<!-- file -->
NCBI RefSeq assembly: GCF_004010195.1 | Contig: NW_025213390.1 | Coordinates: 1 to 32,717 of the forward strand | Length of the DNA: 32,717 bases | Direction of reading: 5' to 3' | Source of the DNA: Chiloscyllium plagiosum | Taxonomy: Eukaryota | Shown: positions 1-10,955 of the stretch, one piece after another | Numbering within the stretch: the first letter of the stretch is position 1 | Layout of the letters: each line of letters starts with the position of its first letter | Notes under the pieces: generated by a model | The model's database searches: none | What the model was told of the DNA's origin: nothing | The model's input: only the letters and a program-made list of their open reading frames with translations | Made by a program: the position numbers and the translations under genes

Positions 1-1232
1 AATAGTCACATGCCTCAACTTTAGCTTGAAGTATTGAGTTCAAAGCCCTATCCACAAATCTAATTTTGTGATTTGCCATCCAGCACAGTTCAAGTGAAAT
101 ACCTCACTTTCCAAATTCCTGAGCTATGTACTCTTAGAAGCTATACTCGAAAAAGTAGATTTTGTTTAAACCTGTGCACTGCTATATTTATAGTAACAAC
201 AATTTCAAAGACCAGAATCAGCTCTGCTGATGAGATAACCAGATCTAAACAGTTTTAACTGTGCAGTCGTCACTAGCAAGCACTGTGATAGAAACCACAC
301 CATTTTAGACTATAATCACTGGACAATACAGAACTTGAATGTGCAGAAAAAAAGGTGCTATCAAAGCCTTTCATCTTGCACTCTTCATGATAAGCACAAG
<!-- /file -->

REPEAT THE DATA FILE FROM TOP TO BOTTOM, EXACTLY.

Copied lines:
NCBI RefSeq assembly: GCF_004010195.1 | Contig: NW_025213390.1 | Coordinates: 1 to 32,717 of the forward strand | Length of the DNA: 32,717 bases | Direction of reading: 5' to 3' | Source of the DNA: Chiloscyllium plagiosum | Taxonomy: Eukaryota | Shown: positions 1-10,955 of the stretch, one piece after another | Numbering within the stretch: the first letter of the stretch is position 1 | Layout of the letters: each line of letters starts with the position of its first letter | Notes under the pieces: generated by a model | The model's database searches: none | What the model was told of the DNA's origin: nothing | The model's input: only the letters and a program-made list of their open reading frames with translations | Made by a program: the position numbers and the translations under genes

Positions 1-1232
1 AATAGTCACATGCCTCAACTTTAGCTTGAAGTATTGAGTTCAAAGCCCTATCCACAAATCTAATTTTGTGATTTGCCATCCAGCACAGTTCAAGTGAAAT
101 ACCTCACTTTCCAAATTCCTGAGCTATGTACTCTTAGAAGCTATACTCGAAAAAGTAGATTTTGTTTAAACCTGTGCACTGCTATATTTATAGTAACAAC
201 AATTTCAAAGACCAGAATCAGCTCTGCTGATGAGATAACCAGATCTAAACAGTTTTAACTGTGCAGTCGTCACTAGCAAGCACTGTGATAGAAACCACAC
301 CATTTTAGACTATAATCACTGGACAATACAGAACTTGAATGTGCAGAAAAAAAGGTGCTATCAAAGCCTTTCATCTTGCACTCTTCATGATAAGCACAAG